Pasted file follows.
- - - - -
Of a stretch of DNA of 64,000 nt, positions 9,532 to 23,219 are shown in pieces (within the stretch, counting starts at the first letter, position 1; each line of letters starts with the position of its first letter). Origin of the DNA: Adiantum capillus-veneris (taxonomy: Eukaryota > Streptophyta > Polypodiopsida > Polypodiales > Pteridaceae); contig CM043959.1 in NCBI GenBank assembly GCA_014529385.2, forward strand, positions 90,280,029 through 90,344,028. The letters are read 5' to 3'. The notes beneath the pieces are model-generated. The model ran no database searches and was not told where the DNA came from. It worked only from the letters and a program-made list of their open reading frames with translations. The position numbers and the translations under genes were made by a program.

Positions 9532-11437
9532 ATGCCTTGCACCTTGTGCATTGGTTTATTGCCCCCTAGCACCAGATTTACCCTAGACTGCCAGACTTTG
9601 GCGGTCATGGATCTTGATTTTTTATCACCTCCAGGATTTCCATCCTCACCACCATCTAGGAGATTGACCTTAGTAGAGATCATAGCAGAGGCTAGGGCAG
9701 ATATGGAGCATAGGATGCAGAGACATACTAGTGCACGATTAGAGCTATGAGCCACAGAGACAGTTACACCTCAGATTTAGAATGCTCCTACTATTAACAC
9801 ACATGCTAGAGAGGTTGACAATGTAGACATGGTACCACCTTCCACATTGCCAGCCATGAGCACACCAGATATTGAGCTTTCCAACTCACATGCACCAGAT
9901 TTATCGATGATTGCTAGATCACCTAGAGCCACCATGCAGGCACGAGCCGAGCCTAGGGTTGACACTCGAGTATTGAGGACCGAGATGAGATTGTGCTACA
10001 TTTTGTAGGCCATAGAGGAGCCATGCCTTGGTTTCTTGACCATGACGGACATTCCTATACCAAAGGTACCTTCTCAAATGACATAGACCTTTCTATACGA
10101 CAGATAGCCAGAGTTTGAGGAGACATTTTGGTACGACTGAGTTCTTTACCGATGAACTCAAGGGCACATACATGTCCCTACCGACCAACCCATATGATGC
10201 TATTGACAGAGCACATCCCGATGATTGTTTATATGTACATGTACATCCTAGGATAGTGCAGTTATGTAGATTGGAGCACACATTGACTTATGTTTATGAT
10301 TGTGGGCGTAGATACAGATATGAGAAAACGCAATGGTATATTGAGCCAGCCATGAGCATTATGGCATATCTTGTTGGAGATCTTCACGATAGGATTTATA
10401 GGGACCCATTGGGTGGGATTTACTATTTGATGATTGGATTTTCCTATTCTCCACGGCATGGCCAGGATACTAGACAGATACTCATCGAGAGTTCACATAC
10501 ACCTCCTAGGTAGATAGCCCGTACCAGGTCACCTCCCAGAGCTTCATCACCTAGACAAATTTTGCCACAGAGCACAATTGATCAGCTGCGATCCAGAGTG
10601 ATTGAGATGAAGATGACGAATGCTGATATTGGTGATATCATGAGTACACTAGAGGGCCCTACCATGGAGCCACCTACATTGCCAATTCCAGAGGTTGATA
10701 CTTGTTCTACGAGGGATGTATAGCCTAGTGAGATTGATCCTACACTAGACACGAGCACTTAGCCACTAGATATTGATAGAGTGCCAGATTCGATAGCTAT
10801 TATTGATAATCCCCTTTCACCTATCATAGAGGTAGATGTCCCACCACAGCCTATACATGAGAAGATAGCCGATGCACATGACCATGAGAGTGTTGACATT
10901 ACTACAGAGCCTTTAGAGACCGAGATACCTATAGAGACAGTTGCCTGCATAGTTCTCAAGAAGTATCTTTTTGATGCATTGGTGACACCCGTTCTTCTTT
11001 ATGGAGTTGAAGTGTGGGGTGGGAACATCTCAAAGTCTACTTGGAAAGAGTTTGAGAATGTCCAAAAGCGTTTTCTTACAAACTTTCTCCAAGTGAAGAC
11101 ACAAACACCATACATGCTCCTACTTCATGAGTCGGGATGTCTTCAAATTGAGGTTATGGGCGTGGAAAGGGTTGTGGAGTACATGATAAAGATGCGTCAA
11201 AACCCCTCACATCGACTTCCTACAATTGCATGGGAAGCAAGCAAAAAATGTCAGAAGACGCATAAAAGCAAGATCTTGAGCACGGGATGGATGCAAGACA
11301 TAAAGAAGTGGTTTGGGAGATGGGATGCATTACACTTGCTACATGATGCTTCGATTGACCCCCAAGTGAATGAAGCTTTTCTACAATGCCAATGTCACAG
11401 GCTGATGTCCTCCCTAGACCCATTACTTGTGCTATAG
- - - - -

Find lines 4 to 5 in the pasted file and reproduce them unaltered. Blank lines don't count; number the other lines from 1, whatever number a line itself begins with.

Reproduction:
9601 GCGGTCATGGATCTTGATTTTTTATCACCTCCAGGATTTCCATCCTCACCACCATCTAGGAGATTGACCTTAGTAGAGATCATAGCAGAGGCTAGGGCAG
9701 ATATGGAGCATAGGATGCAGAGACATACTAGTGCACGATTAGAGCTATGAGCCACAGAGACAGTTACACCTCAGATTTAGAATGCTCCTACTATTAACAC